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Published December 15, 2012, 11:35 PM

Fargo firm to manufacture cancer vaccines

Aldevron selected after worldwide search for best lab, researcher says
FARGO – Aldevron, a biotech firm based here, will produce DNA-based vaccines to treat cancer for CureLab Oncology, a Boston-area research company that plans to move most of its operations to the area.

By: Patrick Springer, INFORUM

FARGO – Aldevron, a biotech firm based here, will produce DNA-based vaccines to treat cancer for CureLab Oncology, a Boston-area research company that plans to move most of its operations to the area.

In animal studies, the vaccine has demonstrated strong responses in suppressing lung and breast cancers, in both primary tumors and spreading tumors.

Alex Schneider, a biomedical researcher and CureLab’s chief executive officer, said Aldevron was selected after a worldwide search to find the best lab to produce the vaccines.

“It turned out that Aldevron is by far the best company in the world to develop these products,” he said.

Unlike the biotech havens near Boston and the San Francisco Bay, Aldevron has shown that it can be done in a place like Fargo without the presence of elite universities, Schneider said.

“These are the people who have shown the establishment that an alternative way is the right way,” he said.

Although CureLab will keep a lab and office in Canton, Mass., it plans to move most of its operations to North Dakota, possibly Fargo or Grand Forks, where it also is collaborating with Avianax, a biotech firm located at the University of North Dakota.

“We already have put our foot on the soil,” Schneider said, referring to the production partnership with Aldevron.

“We are planning to open a branch,” starting sometime in 2013, Schneider said.

“We are planning to bring in a few people,” he added, although he went on to say that the main goal would be to hire local college and university graduates.

“We want to come and create smart jobs,” Schneider said.

The addition of CureLab to the area will help Fargo-Moorhead in its ongoing efforts to establish the area as a hub for the growing vaccine and biotech sectors, said Michael Chambers, Aldevron’s chief executive.

“CureLab Oncology’s presence in North Dakota would add a significant amount of expertise to the growing regional vaccine sector,” Chambers said. “Also, CureLab Oncology will help us attract even more talented scientists to the area.”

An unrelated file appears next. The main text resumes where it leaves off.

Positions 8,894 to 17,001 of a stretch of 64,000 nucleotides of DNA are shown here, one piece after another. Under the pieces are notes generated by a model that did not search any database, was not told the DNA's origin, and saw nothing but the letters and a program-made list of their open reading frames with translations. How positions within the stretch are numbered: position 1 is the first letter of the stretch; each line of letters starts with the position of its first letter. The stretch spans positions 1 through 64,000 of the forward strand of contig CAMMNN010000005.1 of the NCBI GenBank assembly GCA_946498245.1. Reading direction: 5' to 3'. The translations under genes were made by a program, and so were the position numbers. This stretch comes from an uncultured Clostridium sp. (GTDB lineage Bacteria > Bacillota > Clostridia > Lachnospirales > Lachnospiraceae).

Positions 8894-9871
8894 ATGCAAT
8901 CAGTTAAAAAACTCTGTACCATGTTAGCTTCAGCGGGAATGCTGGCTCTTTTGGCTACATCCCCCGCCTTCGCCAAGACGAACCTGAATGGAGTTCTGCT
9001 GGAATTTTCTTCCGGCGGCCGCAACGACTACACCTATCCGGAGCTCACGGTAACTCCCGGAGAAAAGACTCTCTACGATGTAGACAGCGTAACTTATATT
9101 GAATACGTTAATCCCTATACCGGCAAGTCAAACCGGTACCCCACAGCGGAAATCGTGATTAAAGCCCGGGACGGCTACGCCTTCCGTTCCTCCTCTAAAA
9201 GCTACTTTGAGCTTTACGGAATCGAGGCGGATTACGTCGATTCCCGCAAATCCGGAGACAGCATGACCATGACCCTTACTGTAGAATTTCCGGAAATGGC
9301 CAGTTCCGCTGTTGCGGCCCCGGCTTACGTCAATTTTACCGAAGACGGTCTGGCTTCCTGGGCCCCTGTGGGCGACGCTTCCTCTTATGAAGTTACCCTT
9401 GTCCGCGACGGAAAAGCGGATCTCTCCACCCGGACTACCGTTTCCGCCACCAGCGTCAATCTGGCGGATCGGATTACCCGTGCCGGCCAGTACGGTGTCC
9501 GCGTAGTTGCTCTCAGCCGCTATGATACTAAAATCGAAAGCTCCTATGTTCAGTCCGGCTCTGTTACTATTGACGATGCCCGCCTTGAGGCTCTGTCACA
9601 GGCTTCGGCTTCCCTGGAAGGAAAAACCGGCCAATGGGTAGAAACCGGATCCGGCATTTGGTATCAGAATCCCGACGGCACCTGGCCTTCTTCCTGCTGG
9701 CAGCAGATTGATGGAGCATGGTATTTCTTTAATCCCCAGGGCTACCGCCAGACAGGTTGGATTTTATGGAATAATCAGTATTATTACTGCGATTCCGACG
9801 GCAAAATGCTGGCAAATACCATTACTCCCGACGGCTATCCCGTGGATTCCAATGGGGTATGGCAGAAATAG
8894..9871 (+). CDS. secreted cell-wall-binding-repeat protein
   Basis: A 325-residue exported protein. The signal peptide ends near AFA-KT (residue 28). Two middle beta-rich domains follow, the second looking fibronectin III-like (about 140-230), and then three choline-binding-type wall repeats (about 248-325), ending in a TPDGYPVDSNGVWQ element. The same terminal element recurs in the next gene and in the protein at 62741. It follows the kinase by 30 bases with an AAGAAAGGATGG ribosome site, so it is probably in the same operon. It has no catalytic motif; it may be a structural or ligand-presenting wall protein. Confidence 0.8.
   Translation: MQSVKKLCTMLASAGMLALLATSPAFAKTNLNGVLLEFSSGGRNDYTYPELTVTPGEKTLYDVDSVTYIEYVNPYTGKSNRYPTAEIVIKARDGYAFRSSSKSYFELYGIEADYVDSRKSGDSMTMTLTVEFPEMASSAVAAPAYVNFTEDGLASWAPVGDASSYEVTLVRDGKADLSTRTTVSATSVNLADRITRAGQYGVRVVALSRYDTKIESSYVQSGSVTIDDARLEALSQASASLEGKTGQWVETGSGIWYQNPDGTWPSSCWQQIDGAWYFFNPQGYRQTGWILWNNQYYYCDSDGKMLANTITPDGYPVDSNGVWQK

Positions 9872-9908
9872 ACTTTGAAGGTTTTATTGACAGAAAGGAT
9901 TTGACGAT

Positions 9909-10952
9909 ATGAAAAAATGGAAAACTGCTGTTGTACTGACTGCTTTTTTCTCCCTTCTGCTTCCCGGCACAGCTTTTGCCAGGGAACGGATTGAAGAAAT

Aldevron, which does custom DNA work for research labs in the U.S. and around the world, is planning to spend about $5 million to renovate the former Woodrow Wilson High School for its headquarters.

Once complete, the building would allow Aldevron, which currently has a staff of about 50 in Fargo, to accommodate up to 200 employees, Chambers said.

“I fully expect to reach and exceed this number,” he said. “Many of these positions will likely be responsible for the production of cancer vaccines.”

Fargo has the potential to join cities like Boston as a biotechnology and vaccine center, said Schneider, an immigrant from Russia.

“I would say Fargo could become a true partner for places like Boston or New York for those who seek cancer treatment,” he said.

CureLab Oncology is a subsidiary of CureLab, which was founded in 2002 and is working on vaccines to combat influenza.

Originally planning to branch out by developing a vaccine for the AIDS virus, Schneider decided instead to focus on cancer vaccines.

Schneider’s goal, in collaboration with partners including Aldevron and Avianax, is to develop “a very comprehensive family of cancer treatments.”

In another development, Altravax, a biotech firm with offices in Fargo and Sunnyvale, Calif., announced that it has been awarded two research grants worth a combined $3.45 million.

The grants are from the National Institute of Health’s National Institute of Allergy and Infectious Diseases for research on antibody-producing vaccines for the AIDS virus.

Altravax, with headquarters in Fargo and laboratories in California, uses “molecular breeding” technology to develop vaccines.

“We are pleased that the NIH has recognized the value of our technology in the search for an HIV vaccine,” Robert Whalen, chief scientific officer for Altravax.

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Readers can reach Forum reporter Patrick Springer at (701) 241-5522